As people live longer, some aspects of life are beginning to slow down
Tick, tick, tick. For virtually all working people, there is a clock ticking in the background. Tick, tick, tick.
Much like the rhythm of a beating heart, the sounds of time creates a rhythm for our lives, a world unfolding in iambic pentameter, pulsing to the tempo of life. Some have turned the clock into their primary business tool, planning every moment in the finest of detail, placing the timing of their well-oiled business machine front and center for all to see. “Delivered in 30 minutes or it’s free!,” “One-hour photo,” or “Overnight delivery” were common slogans from 20 years ago.
Today, the urgency of business has shifted into an entirely new gear. An on-demand generation has grown accustomed to an instant-world. Text sent, text received. Hear a good song, own it instantly. Record a funny YouTube video, the world is watching within seconds.
But while many aspect of technology have ramped up, pushing business to the limits, social urgency has slowed to a crawl. Young couples have somehow mastered the fine art of long engagements. Very often couples will continue to date for 8-10 years before getting married. After World War II couples tended to marry in their early 20s. Today, with all the background noise of failed marriages and divorce, couples are putting their pre-marriage time into an extended test-drive.
Many women and couples are putting off childbirth, often waiting until their late 30s or 40s.
With work life and family life becoming increasingly blurred and seemingly all vacations turning into working vacations, there are many new social movements to “live off the clock” and regain control of your life. In many parts of Europe and the U.S. the “slow food movement” is gaining ground…. slowly. Slow food is everything that fast food is not. Well-planned, hyper-individualized, slowly prepared, slowly-consumed, and slowly savored. Food is a common language among people.
Our universal need for food creates an important interdependency among us, and it makes sense that our need to form an anchor-post of stability in our increasingly fast-paced world would begin with food.
The Bigger Picture
Taking a bigger picture perspective, as life expectancy increases at a pace of 3 years every decade, much of our personal urgency will disappear. More than half of babies born in wealthy countries today will live well past 100.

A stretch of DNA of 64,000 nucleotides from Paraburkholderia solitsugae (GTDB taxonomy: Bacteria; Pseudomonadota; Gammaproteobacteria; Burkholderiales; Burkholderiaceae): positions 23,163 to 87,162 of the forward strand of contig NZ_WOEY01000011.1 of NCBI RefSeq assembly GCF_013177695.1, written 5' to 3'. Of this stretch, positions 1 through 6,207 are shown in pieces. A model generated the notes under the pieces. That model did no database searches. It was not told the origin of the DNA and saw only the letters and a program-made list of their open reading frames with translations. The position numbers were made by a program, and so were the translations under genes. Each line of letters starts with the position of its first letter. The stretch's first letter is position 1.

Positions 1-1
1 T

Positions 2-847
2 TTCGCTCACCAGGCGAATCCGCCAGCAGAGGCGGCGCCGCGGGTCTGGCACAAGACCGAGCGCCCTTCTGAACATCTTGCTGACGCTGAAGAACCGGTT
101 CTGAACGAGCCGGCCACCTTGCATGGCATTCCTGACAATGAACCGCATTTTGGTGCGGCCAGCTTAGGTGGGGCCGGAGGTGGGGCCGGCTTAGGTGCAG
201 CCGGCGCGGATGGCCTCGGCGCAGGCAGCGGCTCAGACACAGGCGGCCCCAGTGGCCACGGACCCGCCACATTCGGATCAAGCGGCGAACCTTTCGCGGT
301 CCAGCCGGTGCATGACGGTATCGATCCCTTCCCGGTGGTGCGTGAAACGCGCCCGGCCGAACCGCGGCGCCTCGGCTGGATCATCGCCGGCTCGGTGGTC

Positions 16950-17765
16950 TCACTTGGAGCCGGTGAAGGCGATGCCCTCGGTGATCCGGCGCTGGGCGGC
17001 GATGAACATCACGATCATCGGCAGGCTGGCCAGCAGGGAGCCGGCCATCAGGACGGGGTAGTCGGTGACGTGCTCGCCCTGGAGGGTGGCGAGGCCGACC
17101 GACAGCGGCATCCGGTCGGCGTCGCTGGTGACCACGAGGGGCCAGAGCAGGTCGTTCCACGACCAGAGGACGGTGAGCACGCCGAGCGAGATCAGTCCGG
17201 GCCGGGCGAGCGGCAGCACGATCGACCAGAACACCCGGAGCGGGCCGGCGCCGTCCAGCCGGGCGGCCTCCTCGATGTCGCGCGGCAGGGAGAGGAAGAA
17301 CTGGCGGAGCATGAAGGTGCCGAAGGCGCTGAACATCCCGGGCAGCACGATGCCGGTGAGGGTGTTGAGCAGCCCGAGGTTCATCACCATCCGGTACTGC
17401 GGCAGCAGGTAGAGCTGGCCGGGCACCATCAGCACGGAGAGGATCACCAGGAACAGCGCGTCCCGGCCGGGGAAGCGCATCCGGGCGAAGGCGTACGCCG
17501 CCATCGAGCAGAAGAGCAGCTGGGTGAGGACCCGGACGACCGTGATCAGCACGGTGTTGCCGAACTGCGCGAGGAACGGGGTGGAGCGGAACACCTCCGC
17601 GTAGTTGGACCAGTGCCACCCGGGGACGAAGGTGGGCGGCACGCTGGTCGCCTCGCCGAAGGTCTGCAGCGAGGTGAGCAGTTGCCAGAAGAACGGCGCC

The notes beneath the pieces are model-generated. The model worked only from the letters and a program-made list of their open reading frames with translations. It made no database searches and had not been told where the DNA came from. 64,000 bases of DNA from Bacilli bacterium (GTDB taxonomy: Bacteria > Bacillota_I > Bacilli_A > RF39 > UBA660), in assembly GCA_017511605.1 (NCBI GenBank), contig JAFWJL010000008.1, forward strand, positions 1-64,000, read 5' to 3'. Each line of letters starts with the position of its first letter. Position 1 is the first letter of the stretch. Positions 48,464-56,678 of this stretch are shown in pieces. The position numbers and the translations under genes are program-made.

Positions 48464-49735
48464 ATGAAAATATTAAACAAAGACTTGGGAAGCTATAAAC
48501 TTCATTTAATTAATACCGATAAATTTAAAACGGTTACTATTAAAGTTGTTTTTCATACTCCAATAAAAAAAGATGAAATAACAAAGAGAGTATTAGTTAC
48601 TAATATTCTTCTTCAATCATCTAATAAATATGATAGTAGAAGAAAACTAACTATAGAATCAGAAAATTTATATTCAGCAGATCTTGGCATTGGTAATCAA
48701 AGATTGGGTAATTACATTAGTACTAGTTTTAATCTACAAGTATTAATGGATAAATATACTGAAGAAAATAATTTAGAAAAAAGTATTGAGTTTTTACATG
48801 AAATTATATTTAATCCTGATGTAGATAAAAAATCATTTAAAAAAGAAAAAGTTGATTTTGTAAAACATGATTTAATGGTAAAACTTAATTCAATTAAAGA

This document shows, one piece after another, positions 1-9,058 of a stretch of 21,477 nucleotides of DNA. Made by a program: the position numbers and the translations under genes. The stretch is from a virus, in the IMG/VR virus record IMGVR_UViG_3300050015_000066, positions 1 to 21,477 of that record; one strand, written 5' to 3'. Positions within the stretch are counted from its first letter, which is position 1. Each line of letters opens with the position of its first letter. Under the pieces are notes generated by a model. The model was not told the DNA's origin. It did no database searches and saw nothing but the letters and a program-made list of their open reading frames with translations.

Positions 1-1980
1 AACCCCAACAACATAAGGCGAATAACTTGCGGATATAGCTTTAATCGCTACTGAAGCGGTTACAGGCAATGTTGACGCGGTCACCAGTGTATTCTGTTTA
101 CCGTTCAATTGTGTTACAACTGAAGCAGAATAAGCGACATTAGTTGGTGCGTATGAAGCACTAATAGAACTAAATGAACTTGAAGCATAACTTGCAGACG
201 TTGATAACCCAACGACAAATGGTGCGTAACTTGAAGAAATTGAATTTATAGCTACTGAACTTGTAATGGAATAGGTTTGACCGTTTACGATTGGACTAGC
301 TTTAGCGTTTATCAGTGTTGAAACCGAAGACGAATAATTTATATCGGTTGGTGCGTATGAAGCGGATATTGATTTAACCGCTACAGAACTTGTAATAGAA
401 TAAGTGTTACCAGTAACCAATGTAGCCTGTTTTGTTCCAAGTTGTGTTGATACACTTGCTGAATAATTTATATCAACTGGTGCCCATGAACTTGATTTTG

Not only will they live longer, but those added years will be spent with fewer disability and fewer limitations on daily routines than in the past.In the years ahead we will begin to see a greater partitioning between the urgency-categories of our lives. The critical differentiator is personal urgency vs. competitive urgency.On one hand, the time-is-money adage will continue to drive the world of commerce and business.
We will expect ever greater levels of instant-fulfillment, instant-performance, and instant-gratification. More than instant downloads of music, news, and information, we will demand instant everything from the digital world.We will also expect reduced times in other areas of life. Basic answers to questions, products delivered to our homes, and resolution of problems will all shift into a higher gear.But contrary to life in the business fast-lane, other timetables will shift into reverse.
Young people will find little urgency to purchase a home when other forms of living allow them to live free, carefree, and mobile. Planning for retirement will become an increasingly abstract notion among young people. To them the retirement age is shifting to the far distant end of the life spectrum and may very well disappear altogether over time. Selling life insurance will also tend to be more difficult with more people living single and living longer.
The popular trend towards creating a “bucket list” of things to accomplish-before-you-die is increasingly being transferred into the category of “less-urgent” as our life expectancy climbs. It’s easy to see that the pace of life is changing, but not everything is speeding up. People who can make sense of the “urgency paradox” will uncover huge new opportunities in the years ahead.
Thomas Frey is the executive director and senior futurist at the DaVinci Institute and currently Google’s top-rated futurist speaker. At the Institute, he has developed original research studies, enabling him to speak on unusual topics, translating trends into unique opportunities. Tom continually pushes the envelope of understanding, creating fascinating images of the world to come. His talks on futurist topics have captivated people ranging from high level of government officials to executives in Fortune 500 companies including NASA, IBM, AT&T, Hewlett-Packard, Unilever, GE, Blackmont Capital, Lucent Technologies, First Data, Boeing, Ford Motor Company, Qwest, Allied Signal, Hunter Douglas, Direct TV, Capital One, National Association of Federal Credit Unions, STAMATS, Bell Canada, American Chemical Society, Times of India, Leaders in Dubai, and many more. Before launching the DaVinci Institute, Tom spent 15 years at IBM as an engineer and designer where he received over 270 awards, more than any other IBM engineer.